Saturday, 25 January 2014

The talking point this week is working mums, but what about the dads?

I posted earlier this week about a mum of a child with additional needs being interviewed on Radio 4's 'Woman's Hour'. Well, being a working mum, I missed it but looked on the BBC iPlayer and discovered that the programme actually featured a working mum on the Tuesday and Wednesday shows as well. So I listened to all three:

On Monday Hannah talked about her daughter Rosie who has autism and how she had to start her own business Rosie and Bo because she could not find an employer to accommodate the flexible working she needed. On Tuesday Gill explained how she set up the Pulp Friction Smoothie Bar with her daughter Jess, who has Downs Syndrome, to give her work experience. Finally, on Wednesday, Linda talked about her experiences, having a celebrated paralympic athlete for a son and her work at the Papworth Trust. In addition Chris who has cerebral palsy talked about being given the opportunity to go to college and become independent. I heartily recommend you listen for yourselves; it's not often we get to hear our experiences in the mainstream media. Two quotes stand out for me: that employment and disabled children are like oil and water. The other was a comment about how charities tend to promote images that engender sympathy in order to fundraise but that we don't want sympathy for our child or for ourselves.

If you go to the Woman's Hour website you can select the episodes in turn. I got confused by the description of the show because it doesn't mention anything about special needs but you just have to select 20th, 21st and 22nd then trust me the interviews are part of the show.

For myself, I work 26 hours a week. 3 days I'm in the office which is an hours drive from home. Then I work 2 mornings from home. I can do this because I have a job that I can do from home but more importantly because I have an employer that has tried to accommodate my needs every since I came back from maternity leave. They have been incredible and I know just how lucky I am. I can also do this because I have very supportive parents who look after Seth 3 days a week after school. The level of support I get is not the typical situation for any parent, let alone a parent of a child with additional needs.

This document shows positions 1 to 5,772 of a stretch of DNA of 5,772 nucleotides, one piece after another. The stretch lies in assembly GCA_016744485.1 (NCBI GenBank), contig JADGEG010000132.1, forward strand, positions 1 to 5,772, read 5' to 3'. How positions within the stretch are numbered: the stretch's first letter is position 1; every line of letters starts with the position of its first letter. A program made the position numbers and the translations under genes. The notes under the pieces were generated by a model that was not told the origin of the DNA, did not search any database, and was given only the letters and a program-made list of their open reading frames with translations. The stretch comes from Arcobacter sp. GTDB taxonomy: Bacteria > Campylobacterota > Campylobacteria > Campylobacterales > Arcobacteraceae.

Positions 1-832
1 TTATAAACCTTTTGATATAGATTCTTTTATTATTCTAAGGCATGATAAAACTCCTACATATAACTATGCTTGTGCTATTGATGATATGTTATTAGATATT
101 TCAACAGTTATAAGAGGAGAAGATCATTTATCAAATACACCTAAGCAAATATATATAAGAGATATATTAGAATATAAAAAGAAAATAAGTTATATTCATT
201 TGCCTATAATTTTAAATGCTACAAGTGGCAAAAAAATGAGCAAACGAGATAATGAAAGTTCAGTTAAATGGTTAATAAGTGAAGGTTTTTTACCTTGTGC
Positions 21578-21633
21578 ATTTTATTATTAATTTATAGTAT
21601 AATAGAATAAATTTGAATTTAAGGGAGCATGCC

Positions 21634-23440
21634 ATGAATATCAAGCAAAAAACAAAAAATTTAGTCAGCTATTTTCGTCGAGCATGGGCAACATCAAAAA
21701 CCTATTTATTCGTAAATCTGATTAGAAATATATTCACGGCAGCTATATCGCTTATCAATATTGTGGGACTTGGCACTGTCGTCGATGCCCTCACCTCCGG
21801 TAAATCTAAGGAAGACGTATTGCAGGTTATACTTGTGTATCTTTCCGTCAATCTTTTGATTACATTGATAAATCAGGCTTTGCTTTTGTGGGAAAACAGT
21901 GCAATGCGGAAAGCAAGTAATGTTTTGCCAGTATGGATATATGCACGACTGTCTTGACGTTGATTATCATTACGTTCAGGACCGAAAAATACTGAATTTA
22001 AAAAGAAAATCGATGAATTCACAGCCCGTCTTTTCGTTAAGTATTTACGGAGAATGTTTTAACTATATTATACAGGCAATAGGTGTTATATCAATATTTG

The main difficulty is the distance from home. When Seth threw himself backwards at school, slamming his head and ending up in hospital I was over an hour away from him. Craig works just 15 minutes from home and school but finds it difficult getting the time off. Being closer it would make more sense for him to take more appointments, and be able to be more involved. However, his employer seems to have no understanding of the impact of having a child with additional needs has on him and whilst my job actually gives me some respite from being a carer Craig is now off with depression due to the stress of trying to juggle both roles. Is the only solution for one parent to give up work entirely and take the 'carer' role and the other to just bring in the money? A 'standard' modern family can expect to make a choice about this. But in our cases, unless you are very lucky, its pretty much enforced. Even with Seth being as healthy as he is the number of appointments we still attend is very awkward to juggle even with the understanding employer, and manager, that I've got.

Going back to Hannah from the interview on Monday, she also has a guest post on Special Needs Jungle in which she continues on the subject of working and how the tendency is for the mum to become the stay at home parent/carer and the dad has to work, often long hours. Whilst I applaud the subject of working mums, whose going to interview the dads?